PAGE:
The momentum of presidential candidate Pete Buttigieg's campaign forced a Tuesday night town hall outdoors in Des Moines, Iowa, to accommodate a much larger than expected crowd.
The campaign expected about 50 people for its town hall at the gymnasium at Benjamin Franklin Junior High school in Des Moines. The school estimated 1,650 people showed up.
Buttigeig spoke briefly and for the second time Tuesday answered questions from the crowd. During his brief remarks, he mentioned that Electoral College should be abolished, saying that whoever gets the most votes should be elected to office. Should that have been the case in 2016, Democrat Hillary Clinton outpaced Donald Trump in the popular vote.
Buttigieg, who is gay, spent a portion of the question and answer session addressing the issue, which has come into further focus after an interview on "Ellen" and trading jabs with former Indiana Gov. Mike Pence.
In Des Moines, someone in the crowd asked, "What do I tell my friends who say America isn’t ready for a gay president?"
“Good question. First, tell your friends, I say, 'Hi.' Tell them about Indiana in 2015," he said.
The mayor went on to describe life as a closeted man in Indiana in 2015, which "wasn’t an ideal place to be gay."
Buttigieg said he came out mainly because he realized he wanted to start dating and, "I realized when deployed [as a soldier in Afghanistan] my life could end and as a grown ass man I wouldn’t know love."
The candidate also returned to an ongoing back-and-forth with now-Vice President Pence, who was booed when mentioned. "You know my differences with the vice president," he deadpanned.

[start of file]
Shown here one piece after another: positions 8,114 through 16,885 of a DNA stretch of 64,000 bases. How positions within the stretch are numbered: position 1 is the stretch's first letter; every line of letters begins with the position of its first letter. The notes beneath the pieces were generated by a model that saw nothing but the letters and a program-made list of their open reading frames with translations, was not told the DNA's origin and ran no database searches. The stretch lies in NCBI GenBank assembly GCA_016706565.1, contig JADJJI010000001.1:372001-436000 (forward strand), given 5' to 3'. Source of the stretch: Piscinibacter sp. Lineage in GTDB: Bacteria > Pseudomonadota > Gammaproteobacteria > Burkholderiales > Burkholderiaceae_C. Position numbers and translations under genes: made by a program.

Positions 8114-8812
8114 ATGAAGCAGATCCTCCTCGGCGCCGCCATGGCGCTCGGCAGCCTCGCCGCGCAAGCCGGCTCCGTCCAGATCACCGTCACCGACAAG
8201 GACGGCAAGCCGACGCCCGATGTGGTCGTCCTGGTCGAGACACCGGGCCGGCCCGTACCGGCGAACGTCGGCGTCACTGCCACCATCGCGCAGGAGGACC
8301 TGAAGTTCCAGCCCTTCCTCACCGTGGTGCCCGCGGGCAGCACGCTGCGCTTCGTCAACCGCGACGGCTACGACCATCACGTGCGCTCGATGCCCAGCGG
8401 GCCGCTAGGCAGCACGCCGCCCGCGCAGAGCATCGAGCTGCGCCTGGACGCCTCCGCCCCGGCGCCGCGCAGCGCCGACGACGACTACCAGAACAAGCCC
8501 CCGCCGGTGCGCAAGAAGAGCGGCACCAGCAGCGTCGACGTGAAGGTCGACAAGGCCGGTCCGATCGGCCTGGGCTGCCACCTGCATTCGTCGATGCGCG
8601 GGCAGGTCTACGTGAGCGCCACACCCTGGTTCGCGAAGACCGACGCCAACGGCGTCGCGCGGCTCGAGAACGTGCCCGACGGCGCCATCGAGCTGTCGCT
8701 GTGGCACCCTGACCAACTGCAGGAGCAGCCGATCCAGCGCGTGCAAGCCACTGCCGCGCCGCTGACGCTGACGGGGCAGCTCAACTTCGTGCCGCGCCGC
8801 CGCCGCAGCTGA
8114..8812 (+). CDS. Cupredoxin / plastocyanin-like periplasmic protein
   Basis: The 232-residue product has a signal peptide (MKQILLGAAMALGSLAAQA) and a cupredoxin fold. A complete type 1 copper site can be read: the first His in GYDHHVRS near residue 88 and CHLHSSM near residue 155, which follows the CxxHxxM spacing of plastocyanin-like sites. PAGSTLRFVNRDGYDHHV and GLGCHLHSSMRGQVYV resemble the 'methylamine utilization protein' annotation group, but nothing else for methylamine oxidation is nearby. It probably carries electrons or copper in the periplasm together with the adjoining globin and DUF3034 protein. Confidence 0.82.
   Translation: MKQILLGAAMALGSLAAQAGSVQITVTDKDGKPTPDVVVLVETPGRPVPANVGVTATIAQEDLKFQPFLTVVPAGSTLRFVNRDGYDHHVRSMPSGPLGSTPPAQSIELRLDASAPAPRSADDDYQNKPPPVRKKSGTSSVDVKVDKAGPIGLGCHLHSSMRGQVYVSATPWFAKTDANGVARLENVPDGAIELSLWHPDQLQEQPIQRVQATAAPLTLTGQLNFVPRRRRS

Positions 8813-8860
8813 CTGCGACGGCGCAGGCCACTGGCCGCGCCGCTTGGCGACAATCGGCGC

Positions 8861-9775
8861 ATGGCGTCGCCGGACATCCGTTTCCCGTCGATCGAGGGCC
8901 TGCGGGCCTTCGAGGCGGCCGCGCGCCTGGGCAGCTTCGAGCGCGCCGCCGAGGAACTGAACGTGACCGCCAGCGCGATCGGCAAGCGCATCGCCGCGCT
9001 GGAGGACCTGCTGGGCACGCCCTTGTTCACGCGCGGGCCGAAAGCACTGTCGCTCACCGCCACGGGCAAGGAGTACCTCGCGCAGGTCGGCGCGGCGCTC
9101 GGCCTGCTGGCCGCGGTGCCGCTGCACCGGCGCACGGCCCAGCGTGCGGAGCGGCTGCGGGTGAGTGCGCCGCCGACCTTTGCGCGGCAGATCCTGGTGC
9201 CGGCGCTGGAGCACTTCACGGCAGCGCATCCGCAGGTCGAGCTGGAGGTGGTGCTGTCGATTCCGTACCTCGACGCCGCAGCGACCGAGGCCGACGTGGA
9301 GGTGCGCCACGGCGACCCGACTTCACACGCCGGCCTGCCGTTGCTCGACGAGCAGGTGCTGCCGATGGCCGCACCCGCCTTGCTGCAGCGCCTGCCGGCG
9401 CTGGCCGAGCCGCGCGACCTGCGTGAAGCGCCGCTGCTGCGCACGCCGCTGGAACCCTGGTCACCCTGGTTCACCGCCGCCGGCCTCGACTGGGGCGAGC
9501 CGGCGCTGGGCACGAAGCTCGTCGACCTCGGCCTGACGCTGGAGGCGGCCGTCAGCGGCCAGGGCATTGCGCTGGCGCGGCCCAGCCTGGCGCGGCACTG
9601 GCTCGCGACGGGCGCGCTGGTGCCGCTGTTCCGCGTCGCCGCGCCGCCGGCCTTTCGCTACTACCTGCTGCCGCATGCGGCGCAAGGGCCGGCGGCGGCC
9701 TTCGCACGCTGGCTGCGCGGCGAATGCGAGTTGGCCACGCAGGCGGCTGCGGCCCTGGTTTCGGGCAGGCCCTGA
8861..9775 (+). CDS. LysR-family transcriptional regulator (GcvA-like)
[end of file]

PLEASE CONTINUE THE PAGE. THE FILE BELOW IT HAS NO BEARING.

For the second time in one day, Buttigieg was interrupted by a protester -- both in Des Moines and earlier in the day in Fort Dodge.
Buttigieg stayed at the microphone and at one point said, "We get it." The protester was escorted away, but he returned a few minutes later -- yelling again. Both times he was drowned out by cheers of "Pete Pete Pete!" by the crowd. Earlier, in Fort Dodge, he was interrupted by a protester who was screaming at the mayor that he’d betrayed his Baptist faith and, "We will not stop! This man is misleading our children."
After the man in Fort Dodge was escorted out, a person in the crowd yelled out, "Now we know what you go through Mayor Pete!”
Lis Smith, a communications adviser to the mayor who was asked by members of the press whether they have security at events, said that they have had to hire security.
Buttigieg was asked about a smattering of other topics as well.
Strategy for beating Trump
"He’s kind of like a Chinese finger trap: The harder you pull the more you get stuck. It's important to think about strategy," he said.
Buttigieg said Democrats are at risk because, “Every well-spoken Democrat … pictures being on the debate stage with that guy. We all have our things we’d like to say."
Buttigieg said that everyone thinks they have an idea that they’re “going to knock [Trump] flat with some zinger, it’s like we’re trying to impress him. We’re playing his game. That’s the finger trap. You can’t completely ignore it."
Buttigieg told the crowd that the National Rifle Association has struck fear in politicians because they mobilize people and that the anti-gun movement should, too.
However, the question was about gun violence research, so he said, "We should end the CDC research ban to look into this as a public health issue."
Funny moment about his book
A man named Scott submitted a question asking whether Buttigieg had changed his opinion from anything he wrote in his book.
"I guess I changed my mind about running for president," he said. "I had thought about it.
"Where’s Scott? Hey Scott! Thanks for reading the book! The book is how we’re paying off the wedding!" he said to laughs.
When finishing up his answer to the final question, Buttigieg told the crowd, “sounds like my time is up." The crowd groaned and someone yelled “Four more years!” The mayor laughed and said, “But I’ll be back,” and asked for the crowd’s support.
Buttigieg and his husband spent about 45 minutes shaking hands and talking to members of the crowd after the Q and A.
ABC News' Mark Osborne contributed to this report.